One evening Panama City beach pier afforded us a lovely sunset.  We arrived to the beach just in time to see the sun go down behind the pier.  It made for a great photo op.

I wanted to share some pictures from our RV park called “Live Oak Landing.”  It was located about a 20 minute drive north from the nearest Gulf beaches between the towns of Destin and Panama City.  We stayed here for two weeks and this was one of my favorite parks on our trip – a lovely, quiet, tree filled park in the country with a scenic river next to the RV sites.   The river system, called “Choctawhatchee” – (wow, that is a mouthful) was my favorite part of the park and a great place to hang out.   The river’s course seemed a little mysterious to me as we never saw it outside the park and there were no nearby parks where we could see the river flow.  Our park had a small pontoon boat that could be rented and I thought it would be interesting to explore this swampy river and see where it went.

Mark seemed interested to give the boat a try, but changed his mind when he stepped on it and was sure that it would easily tip over.  It is hard to change the mind of someone who is not a water or boat person, so the river’s course remained unknown.   And so I close with an evening picture along the river.

Thanks for reading!  In my next blog more exploring in South Carolina.

That Turquoise Water

Recently I mentioned writing about more current locations and from time to time interspersing posts from earlier traveling as well.   In this post I wanted to talk about some of our exploration along the Gulf of Mexico in Northern Florida, also known as the “Panhandle.”  Although our RV site was not located near the ocean, we had a fairly easy drive of about 20-30 minutes to the beach towns.    Before getting to Florida, what I was probably looking forward to the most was seeing the beautiful turquoise Gulf.  In fact, the Florida Panhandle is known as the “Emerald Coast.”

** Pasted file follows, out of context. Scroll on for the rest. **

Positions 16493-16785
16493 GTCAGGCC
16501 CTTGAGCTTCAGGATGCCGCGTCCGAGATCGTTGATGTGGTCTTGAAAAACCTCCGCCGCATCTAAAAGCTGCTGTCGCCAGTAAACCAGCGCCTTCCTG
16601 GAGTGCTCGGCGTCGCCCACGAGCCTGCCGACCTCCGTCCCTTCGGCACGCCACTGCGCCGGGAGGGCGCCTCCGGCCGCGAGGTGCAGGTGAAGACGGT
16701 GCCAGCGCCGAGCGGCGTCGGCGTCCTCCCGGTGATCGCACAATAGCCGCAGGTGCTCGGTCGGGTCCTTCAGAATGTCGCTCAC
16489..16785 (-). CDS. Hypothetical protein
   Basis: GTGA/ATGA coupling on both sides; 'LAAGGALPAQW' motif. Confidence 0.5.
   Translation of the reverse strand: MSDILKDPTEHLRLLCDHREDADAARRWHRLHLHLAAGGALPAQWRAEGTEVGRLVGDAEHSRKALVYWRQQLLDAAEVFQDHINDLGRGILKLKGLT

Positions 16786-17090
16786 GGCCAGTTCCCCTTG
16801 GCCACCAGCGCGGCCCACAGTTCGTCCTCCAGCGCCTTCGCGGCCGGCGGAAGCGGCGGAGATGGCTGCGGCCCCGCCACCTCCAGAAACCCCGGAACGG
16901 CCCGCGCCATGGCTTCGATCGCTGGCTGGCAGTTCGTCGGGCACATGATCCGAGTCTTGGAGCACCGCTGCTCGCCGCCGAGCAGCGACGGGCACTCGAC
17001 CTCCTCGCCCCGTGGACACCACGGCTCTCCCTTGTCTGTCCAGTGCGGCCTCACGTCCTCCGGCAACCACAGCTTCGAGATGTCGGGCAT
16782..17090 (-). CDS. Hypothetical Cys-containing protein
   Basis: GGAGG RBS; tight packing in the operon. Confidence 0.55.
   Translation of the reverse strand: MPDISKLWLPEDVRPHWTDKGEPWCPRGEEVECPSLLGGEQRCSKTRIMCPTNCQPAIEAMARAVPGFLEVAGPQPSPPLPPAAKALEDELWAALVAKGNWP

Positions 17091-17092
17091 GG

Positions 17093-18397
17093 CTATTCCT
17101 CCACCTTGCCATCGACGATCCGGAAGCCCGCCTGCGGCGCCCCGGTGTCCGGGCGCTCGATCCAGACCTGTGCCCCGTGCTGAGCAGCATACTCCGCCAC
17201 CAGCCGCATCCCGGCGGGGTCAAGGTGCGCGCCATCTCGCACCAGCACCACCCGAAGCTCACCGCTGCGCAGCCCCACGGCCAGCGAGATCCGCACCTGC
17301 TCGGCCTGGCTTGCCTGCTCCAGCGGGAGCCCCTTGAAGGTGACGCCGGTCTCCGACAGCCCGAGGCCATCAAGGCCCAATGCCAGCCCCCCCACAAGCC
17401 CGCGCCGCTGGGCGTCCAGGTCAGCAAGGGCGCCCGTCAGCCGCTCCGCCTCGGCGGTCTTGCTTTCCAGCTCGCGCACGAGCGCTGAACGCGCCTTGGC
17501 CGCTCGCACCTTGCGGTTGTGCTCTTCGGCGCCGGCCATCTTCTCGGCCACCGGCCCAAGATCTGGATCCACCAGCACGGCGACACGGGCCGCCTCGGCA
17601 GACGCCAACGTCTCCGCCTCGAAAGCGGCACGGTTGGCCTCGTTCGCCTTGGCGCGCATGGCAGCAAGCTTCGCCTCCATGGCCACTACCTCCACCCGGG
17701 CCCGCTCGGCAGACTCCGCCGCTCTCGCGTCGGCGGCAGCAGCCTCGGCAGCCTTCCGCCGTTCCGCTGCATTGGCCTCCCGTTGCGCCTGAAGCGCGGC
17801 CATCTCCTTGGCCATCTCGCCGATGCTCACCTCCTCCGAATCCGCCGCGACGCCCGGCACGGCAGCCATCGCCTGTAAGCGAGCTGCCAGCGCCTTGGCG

Like California, Florida has many state parks – about 171 in total.  I really enjoy visiting the state parks in California and wanted to see some in Florida as well.  Luckily, there are half a dozen or so parks along the Emerald Coast.  Our favorite park to visit was St. Andrew’s near Panama City which we visited twice.  It was here I first got to see the turquoise water up close when I walked out on the pier.  I think I exclaimed in joy at the color around me!  In the picture below, Mark looks for dolphins which we saw swimming near the pier.

The beaches on the Gulf are known to have the most beautiful white sand.  I spent some time here gathering sea shells and enjoying the bird life.  The birds, including Ruddy Turnstones and Willets were so calm they even walked close by me as if I wasn’t there.

The dunes in this park and in many of the coastal state parks in Florida really add to the beauty of the beaches.   The sea oats pictured below are an important part of conserving the dunes as they stabilize, increase dune growth and provide a habitat for birds and animals.  These grasses are protected with no trampling or picking allowed.

After hanging out on the beaches for awhile, we visited the rest of the park.   There are a  few different trails for walking and hopefully seeing wildlife.  We checked out Gator Lake with the heron rookery and nearby forest.

I loved walking among the coastal scrub with twisted, dwarf trees and palmettos.  Deer can be spotted here like the one I found below.